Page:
VISTAN CORPORATION v. FADEI USA, INC.

In this case, Vistan is the owner of US Patent No 5,870,949 is directed towards appliances, and more specifically towards a pitting apparatus with a box cam.

Claims 5 and 12 are at issue in this case. For your reference, claim 5 is reproduced below:

5. A fruit pitting apparatus, including:

a frame;

holders having pockets dimensioned to hold soft fruit, each of the pockets being configured to be movable between an open configuration and a closed configuration;

a pitting knife assembly mounted to the frame and including a knife set and a knife drive assembly, wherein the knife set includes one or more pitting knives and the knife drive assembly is coupled to the knife set and configured to drive the knife set along a pitting path relative to each of the holders;

a holder drive assembly coupled to the holders and configured to translate the holders intermittently around a closed loop such that each of the holders passes the pitting knife assembly while translating intermittently around the loop, and each of the holders is stationary relative to the frame each time the knife set performs a pitting operation on fruit in said each of the holders;

an active assembly positioned to engage the holders as the holders pass the pitting knife assembly, and configured to cause the pockets of each of the holders to be in the closed configuration during the pitting operation and to move the pockets of said each of the holders from the closed configuration to the open configuration after the pitting operation thereby improving efficiency of separation of pitted fruit flesh from the holders after said pitting operation.

Claim 5 in the ‘949 patent is directed towards knives being forced through fruit, ejecting the pits through the bottom of fruit holders. After pitting the fruit, the knives are retracted and the fruit holders are conveyed away. The fruit holders are used to secure the fruit in place while the knives extend into the body of the fruit to eject the pits.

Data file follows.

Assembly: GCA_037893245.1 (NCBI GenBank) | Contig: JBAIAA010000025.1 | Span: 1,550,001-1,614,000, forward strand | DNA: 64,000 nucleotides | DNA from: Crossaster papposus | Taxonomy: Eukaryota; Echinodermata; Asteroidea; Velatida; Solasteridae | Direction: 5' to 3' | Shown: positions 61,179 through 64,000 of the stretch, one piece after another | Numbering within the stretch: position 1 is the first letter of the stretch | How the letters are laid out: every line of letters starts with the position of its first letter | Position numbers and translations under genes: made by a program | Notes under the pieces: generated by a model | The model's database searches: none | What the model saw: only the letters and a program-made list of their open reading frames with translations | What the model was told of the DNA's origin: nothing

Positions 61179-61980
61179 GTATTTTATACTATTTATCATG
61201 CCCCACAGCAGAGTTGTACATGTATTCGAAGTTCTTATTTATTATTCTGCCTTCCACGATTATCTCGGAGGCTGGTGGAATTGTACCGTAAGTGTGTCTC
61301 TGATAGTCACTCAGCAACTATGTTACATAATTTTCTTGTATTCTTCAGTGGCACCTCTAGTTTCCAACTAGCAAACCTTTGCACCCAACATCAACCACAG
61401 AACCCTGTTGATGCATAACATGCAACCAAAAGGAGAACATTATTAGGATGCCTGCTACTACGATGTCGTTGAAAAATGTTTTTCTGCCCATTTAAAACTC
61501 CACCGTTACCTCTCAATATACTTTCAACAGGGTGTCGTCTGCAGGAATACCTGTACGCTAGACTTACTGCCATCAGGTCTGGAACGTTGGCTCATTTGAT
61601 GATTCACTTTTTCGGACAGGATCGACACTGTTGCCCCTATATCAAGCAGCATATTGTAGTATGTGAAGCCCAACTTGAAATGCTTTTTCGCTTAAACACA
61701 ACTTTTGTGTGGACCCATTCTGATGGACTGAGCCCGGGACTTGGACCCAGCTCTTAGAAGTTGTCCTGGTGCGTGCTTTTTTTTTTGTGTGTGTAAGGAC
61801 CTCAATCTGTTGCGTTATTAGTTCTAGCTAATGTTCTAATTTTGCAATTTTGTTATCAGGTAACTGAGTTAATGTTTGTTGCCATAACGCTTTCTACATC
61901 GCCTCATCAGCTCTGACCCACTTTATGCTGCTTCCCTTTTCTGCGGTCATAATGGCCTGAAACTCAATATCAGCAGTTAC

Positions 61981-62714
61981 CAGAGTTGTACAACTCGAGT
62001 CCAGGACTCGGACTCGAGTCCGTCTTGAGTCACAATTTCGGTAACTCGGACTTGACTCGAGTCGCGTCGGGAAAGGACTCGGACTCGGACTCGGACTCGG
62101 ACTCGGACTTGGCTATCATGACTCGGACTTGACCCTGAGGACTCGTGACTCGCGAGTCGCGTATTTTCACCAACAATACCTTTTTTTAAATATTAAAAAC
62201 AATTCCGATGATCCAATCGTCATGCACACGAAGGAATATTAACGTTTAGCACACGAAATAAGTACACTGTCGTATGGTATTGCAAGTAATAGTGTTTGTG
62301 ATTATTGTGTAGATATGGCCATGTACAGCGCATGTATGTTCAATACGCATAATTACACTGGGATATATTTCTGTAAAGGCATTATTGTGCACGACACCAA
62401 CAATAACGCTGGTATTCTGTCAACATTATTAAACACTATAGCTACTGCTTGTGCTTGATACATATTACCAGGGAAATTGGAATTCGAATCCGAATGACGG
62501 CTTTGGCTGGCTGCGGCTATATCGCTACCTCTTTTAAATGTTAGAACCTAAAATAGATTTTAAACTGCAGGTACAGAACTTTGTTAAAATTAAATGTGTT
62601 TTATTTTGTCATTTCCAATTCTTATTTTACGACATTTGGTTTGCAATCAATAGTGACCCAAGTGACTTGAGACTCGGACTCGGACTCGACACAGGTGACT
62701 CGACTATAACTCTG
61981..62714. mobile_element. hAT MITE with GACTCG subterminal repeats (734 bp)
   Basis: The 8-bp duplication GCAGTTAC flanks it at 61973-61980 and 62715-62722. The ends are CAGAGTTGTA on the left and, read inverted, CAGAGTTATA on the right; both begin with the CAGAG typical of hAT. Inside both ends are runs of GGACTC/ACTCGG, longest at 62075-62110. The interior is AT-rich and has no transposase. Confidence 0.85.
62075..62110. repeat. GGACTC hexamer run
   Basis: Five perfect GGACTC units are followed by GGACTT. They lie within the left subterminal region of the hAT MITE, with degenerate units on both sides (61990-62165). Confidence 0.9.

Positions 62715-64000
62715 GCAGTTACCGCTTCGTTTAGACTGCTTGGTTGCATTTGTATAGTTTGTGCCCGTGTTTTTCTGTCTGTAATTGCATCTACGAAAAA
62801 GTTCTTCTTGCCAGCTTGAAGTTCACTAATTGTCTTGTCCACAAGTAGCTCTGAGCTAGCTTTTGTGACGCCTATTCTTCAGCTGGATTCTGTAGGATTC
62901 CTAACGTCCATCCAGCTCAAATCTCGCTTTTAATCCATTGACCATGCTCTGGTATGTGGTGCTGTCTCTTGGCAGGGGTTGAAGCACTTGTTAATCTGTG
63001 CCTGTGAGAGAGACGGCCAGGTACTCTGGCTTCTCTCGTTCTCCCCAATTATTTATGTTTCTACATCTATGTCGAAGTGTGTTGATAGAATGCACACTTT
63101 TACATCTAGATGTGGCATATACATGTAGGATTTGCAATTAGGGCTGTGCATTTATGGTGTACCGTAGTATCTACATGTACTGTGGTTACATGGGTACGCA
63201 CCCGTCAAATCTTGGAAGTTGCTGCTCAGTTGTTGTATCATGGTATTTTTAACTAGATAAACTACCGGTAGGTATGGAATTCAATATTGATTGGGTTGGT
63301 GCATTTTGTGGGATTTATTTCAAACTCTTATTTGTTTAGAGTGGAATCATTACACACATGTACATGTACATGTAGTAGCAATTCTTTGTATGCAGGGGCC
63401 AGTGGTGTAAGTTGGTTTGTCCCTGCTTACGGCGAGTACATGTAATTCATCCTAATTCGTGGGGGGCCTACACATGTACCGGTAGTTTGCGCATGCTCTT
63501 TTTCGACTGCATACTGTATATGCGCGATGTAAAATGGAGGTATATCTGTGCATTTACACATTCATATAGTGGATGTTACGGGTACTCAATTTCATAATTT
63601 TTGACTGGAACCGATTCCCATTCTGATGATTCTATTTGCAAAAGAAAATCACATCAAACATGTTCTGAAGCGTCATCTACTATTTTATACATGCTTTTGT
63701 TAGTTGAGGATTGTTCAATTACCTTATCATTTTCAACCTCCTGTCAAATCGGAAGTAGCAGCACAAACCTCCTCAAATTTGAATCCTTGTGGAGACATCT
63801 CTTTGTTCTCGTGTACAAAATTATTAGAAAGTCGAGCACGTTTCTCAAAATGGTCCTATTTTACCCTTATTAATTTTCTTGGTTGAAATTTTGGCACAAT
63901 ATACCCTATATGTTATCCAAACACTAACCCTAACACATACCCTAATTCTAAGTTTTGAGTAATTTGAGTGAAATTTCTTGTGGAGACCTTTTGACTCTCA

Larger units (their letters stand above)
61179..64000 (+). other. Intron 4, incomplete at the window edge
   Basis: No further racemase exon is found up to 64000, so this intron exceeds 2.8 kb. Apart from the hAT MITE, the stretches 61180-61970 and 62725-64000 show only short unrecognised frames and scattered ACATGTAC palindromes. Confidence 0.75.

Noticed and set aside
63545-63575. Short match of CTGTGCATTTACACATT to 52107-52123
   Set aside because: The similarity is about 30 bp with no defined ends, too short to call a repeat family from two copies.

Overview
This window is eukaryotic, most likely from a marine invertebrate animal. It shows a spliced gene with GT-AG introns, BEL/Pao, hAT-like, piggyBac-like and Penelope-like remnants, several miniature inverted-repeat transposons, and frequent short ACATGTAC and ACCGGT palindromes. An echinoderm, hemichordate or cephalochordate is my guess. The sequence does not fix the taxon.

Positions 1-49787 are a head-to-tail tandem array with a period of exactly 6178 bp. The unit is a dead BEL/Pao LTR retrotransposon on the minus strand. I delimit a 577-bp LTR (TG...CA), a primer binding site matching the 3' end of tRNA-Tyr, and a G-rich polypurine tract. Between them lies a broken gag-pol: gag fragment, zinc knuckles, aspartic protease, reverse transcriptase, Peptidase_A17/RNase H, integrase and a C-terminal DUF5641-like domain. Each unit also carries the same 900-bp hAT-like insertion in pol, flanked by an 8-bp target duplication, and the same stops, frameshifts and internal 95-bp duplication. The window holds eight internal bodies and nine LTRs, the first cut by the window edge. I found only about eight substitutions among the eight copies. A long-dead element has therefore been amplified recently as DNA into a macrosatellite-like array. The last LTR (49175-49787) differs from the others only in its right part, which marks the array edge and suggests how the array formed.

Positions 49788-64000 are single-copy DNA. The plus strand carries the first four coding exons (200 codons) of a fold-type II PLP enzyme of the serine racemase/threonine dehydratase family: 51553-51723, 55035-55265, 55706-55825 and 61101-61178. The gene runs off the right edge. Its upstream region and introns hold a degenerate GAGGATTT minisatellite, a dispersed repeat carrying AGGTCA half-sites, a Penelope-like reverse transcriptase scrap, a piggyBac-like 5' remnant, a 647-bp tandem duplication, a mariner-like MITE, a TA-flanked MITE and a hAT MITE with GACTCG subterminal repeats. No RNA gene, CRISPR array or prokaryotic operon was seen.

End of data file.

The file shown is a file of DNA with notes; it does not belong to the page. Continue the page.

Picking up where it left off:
During claim construction at the district court, the district court applied section 112, paragraph 6 (means-plus functions) to the “active assembly” limitation recited in the claims. The district court concluded that pneumatic and solenoid based actuators are the only type of actuators identified by the specification, and that the mechanical linear actuator referred to in the specification is simply part of the entire class of embodiments that must be driven by a solenoid.  Using this logic, the district court found that the accusers pitters that were driven by a mechanical linear actuator was not the equivalent to a pneumatic or solenoid driven actuator because Vistan had not presented evidence that the servomotor power source functions in the substantially the same way (for doctrine of equivalents). Therefore the district court granted summary judgment of non-infringement in favor of the defendants.

On appeal,  Vistan argued that one skilled in the art would understand that the disclosure of a “mechanical linear actuator” as disclosed in the ‘949 specification would allow one skilled in the art to understand what structure that corresponds to in the claim limitation.

Specifically, the court held that the record established that a person skilled in the art would understand that mechanical linear actuators are powered by a mechanical input and that pneumatic and solenoid based actuators are not. The court further ruled that the mechanism that supplies the mechanical input force need not be an integrated part of the actuator, and that the ‘949 specification discloses pneumatic and solenoid based actuators as examples of a class of actively driven actuators.  Thus, the court of appeals held that the district court erroneously granted summary judgment of non-infringement based on the district court’s conclusion that mechanical linear actuator not driven pneumatically or by a solenoid could not infringe the ‘949 patent.

PATENT ATTORNEY TAKE-A-WAYS:
  1. Hearings on claim construction can be very important. When conducting claim construction it is crucial to not give up ground. In this circumstance, I am not sure why additional limitations were read into the claims that were not actually part of the claim.
  2. The main reason why additional limitations were read into the claims during claim construction is because the term “Active assembly” is not present in the specification of the ‘949 patent outside of the patent claim. When drafting claims and patent applications it is crucial that the claim elements have the same wording throughout the application and the claims. This is one example of where it could be held indefinite as to what “an active assembly” is regarding the claim limitations, because this language was not used throughout the patent specification. If the specification included language such as “an active assembly, which may be an actuator such as x,y,z.” This language would be much broader. In short, USE THE SAME LANGUAGE IN YOUR CLAIMS AS IN THE SPECIFICATION.

 

By | 2013-12-06T18:09:06+00:00 December 6th, 2013|Blog, Patent Attorney Takeaways|Comments Off on VISTAN CORPORATION v. FADEI USA, INC.